A security policy is a 'live' issue

A good security policy is paramount in protecting your company assets, but it must cater for everyone from the accountant to the...

A good security policy is paramount in protecting your company assets, but it must cater for everyone from the accountant to the software engineer and must be kept up-to-date

For most small and medium-sized businesses - and a surprising number of larger ones - security policies are documents that are written by the IT department, filed somewhere and forgotten.

Day-to-day information security is handled by technical people who are left to fly by the seat of their pants, often without the resources, training or authority to take command of the situation.

As a result, no one is in control, so when a problem arises it is dealt with piecemeal on a technical level without reference to the bigger picture. This is why, in spite of advances in defensive technologies, attacks are on the increase and the bad guys seem to be winning.

This situation exists because the majority of corporate information security policies just don't work. Most policy documents contain a blanket clause such as "no software shall be installed by any user without the authorisation of the IT support department". This sounds very conscientious, but raises a couple of questions.

What is this policy trying to achieve: licensing control; protection against Trojans; or control of private computing? IT support would have to take a different course of action in each case, so without an appropriately defined intent and action plan, this policy statement is non-functional.

How is this single policy supposed to cater for everyone in the company, from accounts clerks who don't need to install software to engineers who do?

If everyone was to follow the policy rigorously, would IT support have the resources to handle all the requests?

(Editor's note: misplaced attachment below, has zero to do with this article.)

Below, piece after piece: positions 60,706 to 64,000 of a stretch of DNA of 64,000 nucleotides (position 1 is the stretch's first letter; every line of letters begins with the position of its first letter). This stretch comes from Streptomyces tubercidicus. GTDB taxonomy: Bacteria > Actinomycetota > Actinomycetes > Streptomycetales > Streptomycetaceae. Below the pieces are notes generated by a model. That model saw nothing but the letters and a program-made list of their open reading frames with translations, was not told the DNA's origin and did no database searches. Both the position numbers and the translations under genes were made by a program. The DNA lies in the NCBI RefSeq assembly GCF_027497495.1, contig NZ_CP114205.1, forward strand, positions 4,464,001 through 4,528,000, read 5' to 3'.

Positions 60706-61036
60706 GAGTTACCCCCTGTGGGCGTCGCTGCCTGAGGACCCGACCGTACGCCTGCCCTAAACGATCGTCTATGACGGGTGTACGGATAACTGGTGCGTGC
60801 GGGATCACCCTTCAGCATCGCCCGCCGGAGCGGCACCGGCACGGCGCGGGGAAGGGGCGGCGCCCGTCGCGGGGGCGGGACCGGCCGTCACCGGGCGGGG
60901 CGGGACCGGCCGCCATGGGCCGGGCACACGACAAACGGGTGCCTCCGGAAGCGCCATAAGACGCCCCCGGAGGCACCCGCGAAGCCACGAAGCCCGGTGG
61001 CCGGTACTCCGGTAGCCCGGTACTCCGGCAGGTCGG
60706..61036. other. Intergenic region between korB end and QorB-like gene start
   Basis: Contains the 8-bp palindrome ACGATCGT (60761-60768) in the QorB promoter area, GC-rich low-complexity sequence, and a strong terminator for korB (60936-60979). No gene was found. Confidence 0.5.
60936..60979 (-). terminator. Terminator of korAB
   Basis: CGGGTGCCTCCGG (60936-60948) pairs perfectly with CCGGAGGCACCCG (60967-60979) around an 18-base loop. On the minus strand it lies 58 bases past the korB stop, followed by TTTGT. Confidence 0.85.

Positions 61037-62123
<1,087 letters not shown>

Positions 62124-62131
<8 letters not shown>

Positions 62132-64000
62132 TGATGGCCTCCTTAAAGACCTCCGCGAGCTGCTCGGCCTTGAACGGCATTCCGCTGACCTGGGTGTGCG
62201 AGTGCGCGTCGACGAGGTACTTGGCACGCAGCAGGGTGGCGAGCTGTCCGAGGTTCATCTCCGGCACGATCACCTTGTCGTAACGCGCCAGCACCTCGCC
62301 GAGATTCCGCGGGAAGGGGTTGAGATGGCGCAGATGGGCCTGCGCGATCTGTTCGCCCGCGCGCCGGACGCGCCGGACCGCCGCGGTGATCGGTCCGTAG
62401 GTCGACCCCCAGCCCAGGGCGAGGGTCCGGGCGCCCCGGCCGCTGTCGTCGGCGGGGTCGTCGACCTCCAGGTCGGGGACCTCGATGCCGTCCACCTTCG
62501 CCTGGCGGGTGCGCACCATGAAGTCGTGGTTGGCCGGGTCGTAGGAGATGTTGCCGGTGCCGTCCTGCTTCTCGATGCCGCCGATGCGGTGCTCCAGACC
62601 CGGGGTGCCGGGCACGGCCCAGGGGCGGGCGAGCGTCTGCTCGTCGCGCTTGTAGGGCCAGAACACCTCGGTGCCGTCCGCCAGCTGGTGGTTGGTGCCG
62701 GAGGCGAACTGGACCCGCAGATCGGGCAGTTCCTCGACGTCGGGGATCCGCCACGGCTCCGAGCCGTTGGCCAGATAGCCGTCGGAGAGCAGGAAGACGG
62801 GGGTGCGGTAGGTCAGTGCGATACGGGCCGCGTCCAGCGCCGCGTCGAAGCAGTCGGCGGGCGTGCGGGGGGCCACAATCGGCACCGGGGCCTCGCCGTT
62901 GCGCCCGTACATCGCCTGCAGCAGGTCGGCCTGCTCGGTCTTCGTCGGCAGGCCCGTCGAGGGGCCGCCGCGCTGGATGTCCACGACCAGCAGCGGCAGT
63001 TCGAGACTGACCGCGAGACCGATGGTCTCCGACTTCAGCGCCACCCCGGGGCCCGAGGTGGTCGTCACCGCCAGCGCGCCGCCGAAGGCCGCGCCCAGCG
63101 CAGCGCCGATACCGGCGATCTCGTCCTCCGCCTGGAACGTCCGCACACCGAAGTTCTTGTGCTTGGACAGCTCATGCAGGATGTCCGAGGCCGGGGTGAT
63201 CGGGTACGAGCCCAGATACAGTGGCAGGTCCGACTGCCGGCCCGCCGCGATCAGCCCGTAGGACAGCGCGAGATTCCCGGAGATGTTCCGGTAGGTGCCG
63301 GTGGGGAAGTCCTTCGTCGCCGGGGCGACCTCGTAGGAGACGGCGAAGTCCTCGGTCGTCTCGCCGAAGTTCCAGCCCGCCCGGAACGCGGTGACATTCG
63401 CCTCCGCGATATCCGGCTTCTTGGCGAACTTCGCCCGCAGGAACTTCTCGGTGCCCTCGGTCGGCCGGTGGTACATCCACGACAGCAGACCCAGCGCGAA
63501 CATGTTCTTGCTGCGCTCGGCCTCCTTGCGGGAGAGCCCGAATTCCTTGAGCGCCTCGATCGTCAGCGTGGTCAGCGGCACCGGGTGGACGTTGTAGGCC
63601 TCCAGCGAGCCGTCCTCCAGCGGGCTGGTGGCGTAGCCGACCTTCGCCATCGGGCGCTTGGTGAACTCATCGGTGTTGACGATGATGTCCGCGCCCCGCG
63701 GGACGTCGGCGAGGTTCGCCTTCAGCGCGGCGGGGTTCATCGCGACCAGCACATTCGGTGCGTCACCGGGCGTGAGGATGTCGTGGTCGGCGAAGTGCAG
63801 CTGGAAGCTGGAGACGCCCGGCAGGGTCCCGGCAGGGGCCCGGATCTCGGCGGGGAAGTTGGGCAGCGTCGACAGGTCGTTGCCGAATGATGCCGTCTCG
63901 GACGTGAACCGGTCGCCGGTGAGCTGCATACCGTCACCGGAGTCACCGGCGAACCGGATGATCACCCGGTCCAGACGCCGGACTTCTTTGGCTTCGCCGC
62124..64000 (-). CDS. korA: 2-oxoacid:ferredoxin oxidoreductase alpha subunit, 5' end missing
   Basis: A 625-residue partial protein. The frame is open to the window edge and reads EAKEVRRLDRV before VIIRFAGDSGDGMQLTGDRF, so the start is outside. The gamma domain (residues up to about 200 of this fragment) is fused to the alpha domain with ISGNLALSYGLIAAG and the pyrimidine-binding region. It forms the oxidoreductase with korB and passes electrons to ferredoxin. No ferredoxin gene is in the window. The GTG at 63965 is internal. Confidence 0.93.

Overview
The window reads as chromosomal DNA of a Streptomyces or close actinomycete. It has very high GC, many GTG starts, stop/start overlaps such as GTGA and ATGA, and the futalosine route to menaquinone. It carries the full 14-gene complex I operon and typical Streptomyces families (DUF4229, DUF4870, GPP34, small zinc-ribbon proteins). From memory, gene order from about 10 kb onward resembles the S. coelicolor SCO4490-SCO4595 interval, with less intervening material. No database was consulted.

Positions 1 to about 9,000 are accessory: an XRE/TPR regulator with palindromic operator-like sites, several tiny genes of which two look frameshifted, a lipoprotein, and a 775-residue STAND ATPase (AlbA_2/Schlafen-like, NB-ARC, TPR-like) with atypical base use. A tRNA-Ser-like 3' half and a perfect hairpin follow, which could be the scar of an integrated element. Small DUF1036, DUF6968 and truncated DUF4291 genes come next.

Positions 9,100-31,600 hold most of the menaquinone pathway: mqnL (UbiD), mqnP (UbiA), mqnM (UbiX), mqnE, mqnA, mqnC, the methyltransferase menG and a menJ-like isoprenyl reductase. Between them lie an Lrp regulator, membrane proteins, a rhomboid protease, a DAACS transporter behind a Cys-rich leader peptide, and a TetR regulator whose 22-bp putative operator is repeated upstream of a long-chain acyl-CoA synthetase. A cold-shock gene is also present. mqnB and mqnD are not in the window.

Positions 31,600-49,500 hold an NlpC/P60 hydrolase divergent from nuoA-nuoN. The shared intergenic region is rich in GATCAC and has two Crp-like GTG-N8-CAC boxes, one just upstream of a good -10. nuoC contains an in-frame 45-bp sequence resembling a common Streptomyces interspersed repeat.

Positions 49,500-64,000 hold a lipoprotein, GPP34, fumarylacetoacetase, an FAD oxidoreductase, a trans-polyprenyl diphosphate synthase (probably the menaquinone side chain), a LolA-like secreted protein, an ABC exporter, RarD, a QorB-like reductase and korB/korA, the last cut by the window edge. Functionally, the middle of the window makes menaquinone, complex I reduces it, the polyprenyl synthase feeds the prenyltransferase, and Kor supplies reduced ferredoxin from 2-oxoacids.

Finally, has anyone trained the end-users so that they realise a screen saver is software and has anyone noted that some dangerous Trojans masquerade as screen savers?

What happens as a result of this vagueness is that no-one follows the security policy as a rule, but it may be wheeled out occasionally to bludgeon some unfortunate person whose software installation caused an identified problem.

Good policies should protect against threats, not just specify punishments to be inflicted after disaster has struck. They are an expression of rules and restrictions that maximise the security of corporate information while minimising the impact on the business. They must be tested and proved to be functional in the business context.

And, given the rate at which the hazards are evolving, good policies soon go out-of-date. Obsolete or unworkable policies can be more dangerous than none at all, as they can engender a false sense of security and policies that do not mesh with your business needs can be a constant brake on performance.

To build good policies start by asking what you are trying to achieve. Identify the problem you need to solve and involve business decision-makers, IT support staff and even HR, rather than leaving policy definition to one or other group alone.

Take professional advice where appropriate, but never hand over your policy definition to outsiders and never use off-the-shelf policies, however big the cost savings.

It is as well to include a regular formal update mechanism in your policies and amend them immediately in the light of any incident and whenever a major new threat is announced. That means you must investigate all incidents, however trivial, and you must keep up-to-date with new threats. Both should feature in your policies. HR and management need to ensure that appropriately qualified staff are given the time and resources to fulfil them.

Consulting your IT users is important for security - explain what your policies mean and why you have implemented them. Listen to their responses and adjust your policies if necessary. Train users in security basics, so that they understand why restrictions are necessary. It is important that you allow no exceptions - make a policy for every explicit case. You should consider simplifying your policies by eliminating unnecessary hazards.

Imposing minimum privilege can do wonders for security - instead of giving everyone full Internet access at their desktops, consider opening a cybercafe in the canteen, isolated from the corporate network. You might give everyone a private e-mail address as well as their corporate one, with explicit, monitored, rules on usage.

Above all, update and test your policies regularly.

Mike Barwise is an independent consultant specialising in information security management

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